Pubdate: Thu, 9 Aug 2001
Source: New England Journal of Medicine (MA)
Copyright: 2001 Massachusetts Medical Society
Authors: Edward W. Boyer, Michael Shannon and Patricia L. Hibberd


To the Editor: As part of our research on the relation between the Internet 
and substance abuse, we have identified several Web sites that promulgate 
information about illicit drugs. These "partisan" Web sites are easily 
identified by common search engines if one uses the names of illicit 
substances as search terms.1 With some pages viewed more than 160,000 times 
per day, partisan sites appear to be effective in reaching adolescents and 
young adults. In a recent study, 24 percent of college students used the 
Internet to obtain information on illicit substances, and 27 percent of 
Internet-using college students reported that Internet use increased the 
likelihood that they would use drugs.2

The popularity of partisan Web sites may arise from their plausible 
descriptions of the preparation, dose, administration, and psychoactive 
effects of drugs (Table 1). Partisan sites also offer recommendations for 
management of the adverse effects of illicit drugs. As one partisan site 
says, "it is up to the drug user to stay out of [the physician's] hands."11 
To evaluate the quality of such information, we conducted a survey of seven 
partisan Web sites. With high interobserver reliability (kappa=0.81) 
between experts unaware of the source of the information, we found that 
every partisan site made potentially harmful recommendations for the 
management of the adverse effects of illicit drugs. Information from 
partisan sites has been linked to adverse outcomes: some partisan sites 
have described their own role in the deaths of drug users and some have 
been implicated in poisoning from 1,4-butanediol.12,13

Table 1. Features of Partisan Web Sites as of May 24, 2001. See URL:

Unfortunately, Internet-based efforts to prevent drug use may not deflect 
visitors from partisan Web sites. We performed five separate searches using 
identical key words ("GHB" [[]-hydroxybutyric acid], "ecstasy" 
[methylenedioxymethamphetamine or MDMA], and "psychedelic mushrooms") over 
a period of 10 months. Our first two searches listed 8 partisan and 2 
federal antidrug Web sites in the top 10 results. The third search 
identified nine partisan sites and one federal site, whereas the final two 
searches identified eight partisan and no federal sites. In all searches, 
antidrug sites from the federal government failed to appear as often as the 
partisan sites, which dominate the search results. Moreover, sites of the 
Federal Website Initiative, part of a billion-dollar multimedia program for 
the prevention of drug abuse, did not appear in any of the search results. 
These data suggest that the U.S. government, despite extensive and costly 
efforts, currently does not provide effective alternative sources of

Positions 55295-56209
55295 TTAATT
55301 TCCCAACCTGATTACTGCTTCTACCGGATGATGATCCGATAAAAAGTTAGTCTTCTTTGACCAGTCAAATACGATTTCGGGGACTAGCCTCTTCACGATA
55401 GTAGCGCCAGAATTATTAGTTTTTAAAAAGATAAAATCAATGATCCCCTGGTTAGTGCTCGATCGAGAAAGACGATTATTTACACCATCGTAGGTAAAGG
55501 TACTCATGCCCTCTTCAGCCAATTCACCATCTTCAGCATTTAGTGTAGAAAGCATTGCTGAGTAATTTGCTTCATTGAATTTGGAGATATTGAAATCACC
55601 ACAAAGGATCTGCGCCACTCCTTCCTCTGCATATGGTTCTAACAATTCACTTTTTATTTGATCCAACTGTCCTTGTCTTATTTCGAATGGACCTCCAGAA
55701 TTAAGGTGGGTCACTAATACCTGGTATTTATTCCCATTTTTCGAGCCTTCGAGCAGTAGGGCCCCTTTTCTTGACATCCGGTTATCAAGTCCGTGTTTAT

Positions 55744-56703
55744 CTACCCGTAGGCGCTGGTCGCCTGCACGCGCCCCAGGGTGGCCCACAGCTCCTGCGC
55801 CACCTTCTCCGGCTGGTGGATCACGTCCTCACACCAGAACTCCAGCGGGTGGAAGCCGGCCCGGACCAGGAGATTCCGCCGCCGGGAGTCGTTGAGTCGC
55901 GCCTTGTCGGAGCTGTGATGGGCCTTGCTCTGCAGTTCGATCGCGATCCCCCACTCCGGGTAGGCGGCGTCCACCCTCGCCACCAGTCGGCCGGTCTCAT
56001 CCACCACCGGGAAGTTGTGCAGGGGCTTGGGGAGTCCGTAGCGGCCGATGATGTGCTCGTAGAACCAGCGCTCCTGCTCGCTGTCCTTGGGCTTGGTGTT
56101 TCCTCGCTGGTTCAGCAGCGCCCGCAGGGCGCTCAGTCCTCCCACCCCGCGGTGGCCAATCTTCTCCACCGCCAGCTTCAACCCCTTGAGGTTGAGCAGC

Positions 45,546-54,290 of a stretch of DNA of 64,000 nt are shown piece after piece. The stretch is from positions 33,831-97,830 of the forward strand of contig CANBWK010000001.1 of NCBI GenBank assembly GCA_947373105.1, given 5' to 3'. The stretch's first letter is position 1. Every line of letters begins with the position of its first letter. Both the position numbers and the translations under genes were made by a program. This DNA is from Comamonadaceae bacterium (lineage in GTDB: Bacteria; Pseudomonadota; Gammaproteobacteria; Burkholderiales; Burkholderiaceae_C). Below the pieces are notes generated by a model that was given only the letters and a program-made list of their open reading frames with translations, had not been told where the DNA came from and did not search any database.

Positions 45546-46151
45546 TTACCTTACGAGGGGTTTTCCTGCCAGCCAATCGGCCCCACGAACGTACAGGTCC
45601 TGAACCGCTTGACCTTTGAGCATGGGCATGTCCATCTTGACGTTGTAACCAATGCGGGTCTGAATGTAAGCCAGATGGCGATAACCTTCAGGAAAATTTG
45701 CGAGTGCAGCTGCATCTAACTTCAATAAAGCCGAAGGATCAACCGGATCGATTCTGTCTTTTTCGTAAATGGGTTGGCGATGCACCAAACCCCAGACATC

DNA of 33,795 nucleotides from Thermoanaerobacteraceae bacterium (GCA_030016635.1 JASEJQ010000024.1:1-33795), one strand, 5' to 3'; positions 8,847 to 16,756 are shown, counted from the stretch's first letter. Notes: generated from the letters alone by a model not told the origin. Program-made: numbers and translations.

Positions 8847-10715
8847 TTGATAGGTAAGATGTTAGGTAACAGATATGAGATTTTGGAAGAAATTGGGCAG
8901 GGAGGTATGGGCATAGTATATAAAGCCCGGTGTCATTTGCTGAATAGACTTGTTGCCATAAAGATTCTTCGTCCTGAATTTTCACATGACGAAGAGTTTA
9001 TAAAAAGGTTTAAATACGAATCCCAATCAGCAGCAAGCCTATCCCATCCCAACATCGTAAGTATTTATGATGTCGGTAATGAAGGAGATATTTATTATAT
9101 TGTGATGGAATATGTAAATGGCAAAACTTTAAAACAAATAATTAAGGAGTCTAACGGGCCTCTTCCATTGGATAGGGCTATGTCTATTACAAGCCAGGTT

information about drugs on the Web, where partisan sites still get the 
attention of both search engines and users.

Edward W. Boyer, M.D., Ph.D. Michael Shannon, M.D., M.P.H. Patricia L. 
Hibberd, M.D., Ph.D. Children's Hospital Boston, MA 02115


1) Nelson LS. A guide to clinical toxicology resources available on the 
Internet: drugs of abuse. J Toxicol Clin Toxicol 2000;38:85-86.

2) Wax P, Reynolds N. Just a click away: student Internet surfing for 
recreational drug information. J Toxicol Clin Toxicol 2000;38:531-531.abstract

3) Mueller PD, Korey WS. Death by "ecstasy": the serotonin syndrome? Ann 
Emerg Med 1998;32:377-380.[Medline]

4) Toxic Exposure Surveillance System. Massachusetts Poison Control Center 
Data, 2000. Am J Emerg Med (in press).

5) Boyer EW, Quang L, Woolf A, Shannon M, Magnani B. Dextromethorphan and 
ecstasy pills. JAMA 2001;285:409-410.

6) Harrington RD, Woodward JA, Hooton TM, Horn JR. Life-threatening 
interactions between HIV-1 protease inhibitors and the illicit drugs MDMA 
and []-hydroxybutyrate. Arch Intern Med 1999;159:2221-2224.[Medline]

7) O'Connor A, Cluroe A, Couch R, Galler L, Lawrence J, Synek B. Death from 
hyponatraemia: induced cerebral oedema associated with MDMA ("Ecstasy") 
use. N Z Med J 1999;112:255-256.[Medline]

8) Zimmerman HJ. Chemical hepatic injury. In: Haddad LM, Shannon MW, 
Winchester JF, eds. Clinical management of poisoning and drug overdose. 3rd 
ed. Philadelphia: W.B. Saunders, 1998:149-74.

9) Osborn HH. Sedative-hypnotic agents. In: Goldfrank LR, ed. Goldfrank's 
toxicologic emergencies. 6th ed. Stamford, Conn.: Appleton & Lange, 

10) Dyer JE, Roth B, Hyma BA. GHB withdrawal syndrome: eight cases. J 
Toxicol Clin Toxicol 1999;37:650-650.abstract

11) Cohn M. GHB mini FAQ. 1998. ( [Web site may not 
be currently available.])

12) Second reported 2C-T-7 death. Erowid, 2001. (Accessed July 24, 2001, at

13) Zvosec DL, Smith SW, McCutcheon JR, Spillane J, Hall BJ, Peacock EA. 
Adverse events, including death, associated with the use of 1,4-butanediol. 
N Engl J Med 2001;344:87-94.
- ---
MAP posted-by: Jo-D